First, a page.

Issue 20 – Poverty




The essays collected in this issue examine two aspects of poverty: the obscure side of indigence and the luminous side of Franciscan poverty. More than a mere editorial choice, the matter is that of an objective complexity of the term “poverty.” It is hard to think that the relation between the two forms of poverty is simple univocity; that is, that the word “poverty” means the same thing in the two cases. Such an affirmation of univocity would amount to placing despair (indigence) and joy (“the highest poverty”) on an equal level. It is easy to think, on the contrary, that the relation between the two senses of “poverty” is simple equivocity; that is, that spiritual poverty has nothing to do with material poverty. It is plausible to think that the two aspects of poverty (its ugliness and beauty) historically enter a relation of analogy, which would be neither pure univocity nor pure equivocity, according to ways that are not easy to define.

That ugly poverty and beautiful poverty in some way refer to each other does not imply a reduced commitment to fight against the effects and causes of poverty-indigence. What might ensue from an intersectional reading of the two senses of the term “poverty” is the idea that the struggle for emancipation from poverty may aim at a higher goal than simply overturning the indigence of many into a benefit for all. Such an overturning is necessary, yet it is perhaps not the ultimate goal but rather an intermediate objective.

In other words, poverty is not necessarily poor with respect to truth. It contains something that ought to be preserved, that does not deserve being simply destroyed or eliminated. Poverty ought to be the object of an overcoming rather than of a mere cancellation.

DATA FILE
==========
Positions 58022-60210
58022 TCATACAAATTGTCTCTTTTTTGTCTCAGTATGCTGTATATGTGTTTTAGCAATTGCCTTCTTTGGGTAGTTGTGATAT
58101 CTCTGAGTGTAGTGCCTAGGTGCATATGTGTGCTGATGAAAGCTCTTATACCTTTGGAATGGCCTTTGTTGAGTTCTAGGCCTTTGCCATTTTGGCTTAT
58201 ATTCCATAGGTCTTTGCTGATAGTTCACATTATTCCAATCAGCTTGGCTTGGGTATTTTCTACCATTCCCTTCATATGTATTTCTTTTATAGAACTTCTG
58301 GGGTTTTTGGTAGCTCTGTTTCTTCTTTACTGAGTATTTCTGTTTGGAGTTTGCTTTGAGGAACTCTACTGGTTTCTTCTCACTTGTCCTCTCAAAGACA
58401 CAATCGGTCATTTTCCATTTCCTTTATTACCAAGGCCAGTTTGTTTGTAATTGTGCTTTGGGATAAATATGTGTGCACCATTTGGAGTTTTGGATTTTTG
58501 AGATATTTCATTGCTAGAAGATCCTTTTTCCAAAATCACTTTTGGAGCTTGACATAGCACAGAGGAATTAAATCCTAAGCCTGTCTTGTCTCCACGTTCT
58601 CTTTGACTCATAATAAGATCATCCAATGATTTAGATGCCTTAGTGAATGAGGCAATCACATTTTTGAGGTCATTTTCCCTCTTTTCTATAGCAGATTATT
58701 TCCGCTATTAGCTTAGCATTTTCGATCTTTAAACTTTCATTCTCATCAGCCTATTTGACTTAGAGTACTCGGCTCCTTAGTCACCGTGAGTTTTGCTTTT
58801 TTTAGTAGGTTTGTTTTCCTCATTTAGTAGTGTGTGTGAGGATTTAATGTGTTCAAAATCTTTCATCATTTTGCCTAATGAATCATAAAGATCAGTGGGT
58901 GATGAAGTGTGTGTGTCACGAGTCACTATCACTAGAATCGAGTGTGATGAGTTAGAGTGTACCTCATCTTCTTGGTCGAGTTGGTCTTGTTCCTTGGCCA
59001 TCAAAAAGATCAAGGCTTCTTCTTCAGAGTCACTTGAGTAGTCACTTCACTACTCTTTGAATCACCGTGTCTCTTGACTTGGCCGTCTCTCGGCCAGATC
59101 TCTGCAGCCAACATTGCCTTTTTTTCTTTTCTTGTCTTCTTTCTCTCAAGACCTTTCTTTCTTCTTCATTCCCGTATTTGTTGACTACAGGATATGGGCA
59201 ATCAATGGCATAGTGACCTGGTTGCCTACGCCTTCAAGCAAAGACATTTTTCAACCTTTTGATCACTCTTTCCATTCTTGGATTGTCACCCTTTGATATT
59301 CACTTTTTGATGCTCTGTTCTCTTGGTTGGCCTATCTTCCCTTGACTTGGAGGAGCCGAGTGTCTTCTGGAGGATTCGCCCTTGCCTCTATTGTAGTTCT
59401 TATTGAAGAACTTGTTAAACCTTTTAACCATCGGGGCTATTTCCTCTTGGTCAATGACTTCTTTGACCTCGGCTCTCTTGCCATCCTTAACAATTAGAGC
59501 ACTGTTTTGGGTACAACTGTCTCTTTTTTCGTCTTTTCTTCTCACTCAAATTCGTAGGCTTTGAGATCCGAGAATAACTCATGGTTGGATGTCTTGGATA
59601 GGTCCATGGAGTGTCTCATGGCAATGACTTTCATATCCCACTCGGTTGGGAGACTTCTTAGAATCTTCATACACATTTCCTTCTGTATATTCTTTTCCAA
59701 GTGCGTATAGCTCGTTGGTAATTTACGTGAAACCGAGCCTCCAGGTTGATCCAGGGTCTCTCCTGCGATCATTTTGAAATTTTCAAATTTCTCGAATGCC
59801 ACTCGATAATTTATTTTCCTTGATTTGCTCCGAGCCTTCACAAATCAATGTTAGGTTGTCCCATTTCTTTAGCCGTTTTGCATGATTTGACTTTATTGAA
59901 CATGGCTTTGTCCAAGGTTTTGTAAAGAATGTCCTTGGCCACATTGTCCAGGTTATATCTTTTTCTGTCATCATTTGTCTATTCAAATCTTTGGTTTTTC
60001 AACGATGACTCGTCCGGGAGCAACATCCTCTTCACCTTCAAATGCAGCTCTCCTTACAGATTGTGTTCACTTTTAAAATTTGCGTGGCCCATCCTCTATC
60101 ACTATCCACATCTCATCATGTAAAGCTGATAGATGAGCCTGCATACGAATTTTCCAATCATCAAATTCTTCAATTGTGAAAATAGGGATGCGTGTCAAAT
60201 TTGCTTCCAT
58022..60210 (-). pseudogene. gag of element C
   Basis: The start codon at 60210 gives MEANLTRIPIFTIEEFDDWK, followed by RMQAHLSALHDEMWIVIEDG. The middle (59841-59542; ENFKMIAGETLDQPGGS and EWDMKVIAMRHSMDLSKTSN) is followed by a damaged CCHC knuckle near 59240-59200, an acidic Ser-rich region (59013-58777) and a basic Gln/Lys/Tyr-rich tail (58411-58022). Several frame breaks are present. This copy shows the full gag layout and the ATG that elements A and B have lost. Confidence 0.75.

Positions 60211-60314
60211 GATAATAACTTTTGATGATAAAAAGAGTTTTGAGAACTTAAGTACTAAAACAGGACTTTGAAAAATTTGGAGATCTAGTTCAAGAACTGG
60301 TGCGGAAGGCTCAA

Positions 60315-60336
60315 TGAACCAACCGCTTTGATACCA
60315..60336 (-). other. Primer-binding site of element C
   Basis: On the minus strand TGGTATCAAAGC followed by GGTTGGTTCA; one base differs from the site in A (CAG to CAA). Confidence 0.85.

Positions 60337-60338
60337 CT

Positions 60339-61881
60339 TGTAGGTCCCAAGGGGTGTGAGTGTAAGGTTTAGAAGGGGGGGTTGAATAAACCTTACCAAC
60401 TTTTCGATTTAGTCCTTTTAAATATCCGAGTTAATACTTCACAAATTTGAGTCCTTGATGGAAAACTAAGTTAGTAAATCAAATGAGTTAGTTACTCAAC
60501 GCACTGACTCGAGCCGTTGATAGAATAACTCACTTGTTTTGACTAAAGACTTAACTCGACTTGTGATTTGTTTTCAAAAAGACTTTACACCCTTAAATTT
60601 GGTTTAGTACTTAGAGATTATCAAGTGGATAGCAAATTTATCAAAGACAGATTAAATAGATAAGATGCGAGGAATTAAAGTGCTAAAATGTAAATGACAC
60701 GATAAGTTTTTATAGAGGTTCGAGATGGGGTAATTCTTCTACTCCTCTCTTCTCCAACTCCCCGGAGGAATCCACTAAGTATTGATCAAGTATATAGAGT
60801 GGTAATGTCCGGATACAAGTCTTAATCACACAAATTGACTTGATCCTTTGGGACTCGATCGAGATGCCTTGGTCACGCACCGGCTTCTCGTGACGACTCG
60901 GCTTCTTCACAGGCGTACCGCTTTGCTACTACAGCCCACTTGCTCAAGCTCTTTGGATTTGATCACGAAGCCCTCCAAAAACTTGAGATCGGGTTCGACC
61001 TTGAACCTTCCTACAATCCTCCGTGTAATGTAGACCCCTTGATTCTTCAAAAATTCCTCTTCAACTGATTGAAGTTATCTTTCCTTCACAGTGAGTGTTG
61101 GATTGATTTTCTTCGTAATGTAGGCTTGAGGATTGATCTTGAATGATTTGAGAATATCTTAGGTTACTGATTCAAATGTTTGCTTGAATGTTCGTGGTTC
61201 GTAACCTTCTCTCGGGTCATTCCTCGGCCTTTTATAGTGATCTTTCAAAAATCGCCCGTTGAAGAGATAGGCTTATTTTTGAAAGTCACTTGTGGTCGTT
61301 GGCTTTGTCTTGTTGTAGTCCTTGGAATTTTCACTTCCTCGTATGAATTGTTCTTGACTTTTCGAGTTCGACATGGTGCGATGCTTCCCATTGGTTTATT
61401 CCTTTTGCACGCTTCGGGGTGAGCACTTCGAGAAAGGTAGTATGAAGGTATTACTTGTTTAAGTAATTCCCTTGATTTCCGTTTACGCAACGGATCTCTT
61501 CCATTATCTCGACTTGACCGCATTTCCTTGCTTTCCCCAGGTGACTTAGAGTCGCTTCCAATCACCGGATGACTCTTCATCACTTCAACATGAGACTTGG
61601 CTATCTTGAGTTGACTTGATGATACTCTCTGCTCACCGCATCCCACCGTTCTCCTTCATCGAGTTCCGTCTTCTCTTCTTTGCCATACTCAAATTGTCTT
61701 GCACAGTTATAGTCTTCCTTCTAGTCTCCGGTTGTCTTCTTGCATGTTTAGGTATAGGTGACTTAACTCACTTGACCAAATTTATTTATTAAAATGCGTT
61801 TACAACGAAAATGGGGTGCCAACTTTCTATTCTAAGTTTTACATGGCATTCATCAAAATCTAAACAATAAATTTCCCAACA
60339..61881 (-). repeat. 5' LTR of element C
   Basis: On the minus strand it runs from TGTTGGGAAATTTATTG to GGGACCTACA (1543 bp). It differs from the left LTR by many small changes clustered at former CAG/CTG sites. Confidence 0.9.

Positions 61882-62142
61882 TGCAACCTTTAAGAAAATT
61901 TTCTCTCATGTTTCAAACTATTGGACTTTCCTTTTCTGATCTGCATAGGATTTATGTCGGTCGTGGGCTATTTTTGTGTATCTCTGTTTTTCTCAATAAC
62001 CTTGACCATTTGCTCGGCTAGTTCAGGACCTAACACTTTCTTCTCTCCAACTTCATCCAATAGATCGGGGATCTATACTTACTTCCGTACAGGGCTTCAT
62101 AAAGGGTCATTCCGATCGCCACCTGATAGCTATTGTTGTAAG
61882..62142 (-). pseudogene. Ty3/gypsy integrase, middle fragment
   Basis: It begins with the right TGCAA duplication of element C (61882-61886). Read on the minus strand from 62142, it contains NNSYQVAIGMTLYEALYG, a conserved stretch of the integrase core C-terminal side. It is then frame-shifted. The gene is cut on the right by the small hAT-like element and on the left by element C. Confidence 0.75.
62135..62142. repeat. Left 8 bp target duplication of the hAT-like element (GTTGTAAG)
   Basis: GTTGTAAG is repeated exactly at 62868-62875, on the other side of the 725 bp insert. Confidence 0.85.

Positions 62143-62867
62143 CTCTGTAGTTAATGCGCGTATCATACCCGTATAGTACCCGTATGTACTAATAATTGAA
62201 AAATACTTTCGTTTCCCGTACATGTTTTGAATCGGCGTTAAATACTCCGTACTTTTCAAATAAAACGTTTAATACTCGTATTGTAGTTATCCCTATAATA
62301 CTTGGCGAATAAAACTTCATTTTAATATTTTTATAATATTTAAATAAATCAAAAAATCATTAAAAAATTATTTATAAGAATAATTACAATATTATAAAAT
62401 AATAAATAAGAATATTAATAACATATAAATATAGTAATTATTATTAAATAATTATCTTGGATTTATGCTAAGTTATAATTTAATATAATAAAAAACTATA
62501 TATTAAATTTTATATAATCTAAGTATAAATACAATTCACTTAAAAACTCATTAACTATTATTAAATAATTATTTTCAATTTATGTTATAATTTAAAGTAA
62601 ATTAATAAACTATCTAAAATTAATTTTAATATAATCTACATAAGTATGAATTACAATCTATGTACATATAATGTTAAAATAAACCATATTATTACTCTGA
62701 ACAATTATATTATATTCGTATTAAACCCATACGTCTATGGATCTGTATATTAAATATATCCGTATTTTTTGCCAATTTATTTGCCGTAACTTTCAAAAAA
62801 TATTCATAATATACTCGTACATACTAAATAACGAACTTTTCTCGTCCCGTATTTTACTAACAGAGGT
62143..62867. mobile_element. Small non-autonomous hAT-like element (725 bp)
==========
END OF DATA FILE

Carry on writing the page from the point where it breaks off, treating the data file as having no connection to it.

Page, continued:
Marx’s idea that the proletariat is the universal class, whose emancipation coincides with the emancipation of the entire human kind, identifies poverty as the site of historical truth – an objective site, which does not necessarily mean the subjective possession of truth because truth as such transcends all mere subjectivity.

That joy is called with the same term (“poverty”) that is used for suffering may be cause of irritation; nevertheless, such a linguistic polysemy (the thickness of the concept of “poverty” as it is handed down to us by the tradition) may perhaps be understood as some sort of a caveat: what we long for, even perhaps through a revolution, is not simply the opposite of what we currently are. This is the direction toward which the variations that the concept “poverty” (Armut) has taken up in German literature and philosophy (to which the last essay in this issue on Rilke and Benjamin is devoted) seem to invite us to think.

Enrico Guglielminetti

(English Translation by Silvia Benso)

Issue 20 – Poverty

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Numero 20 POVERTY November, 2017 - Autore:  Condividi


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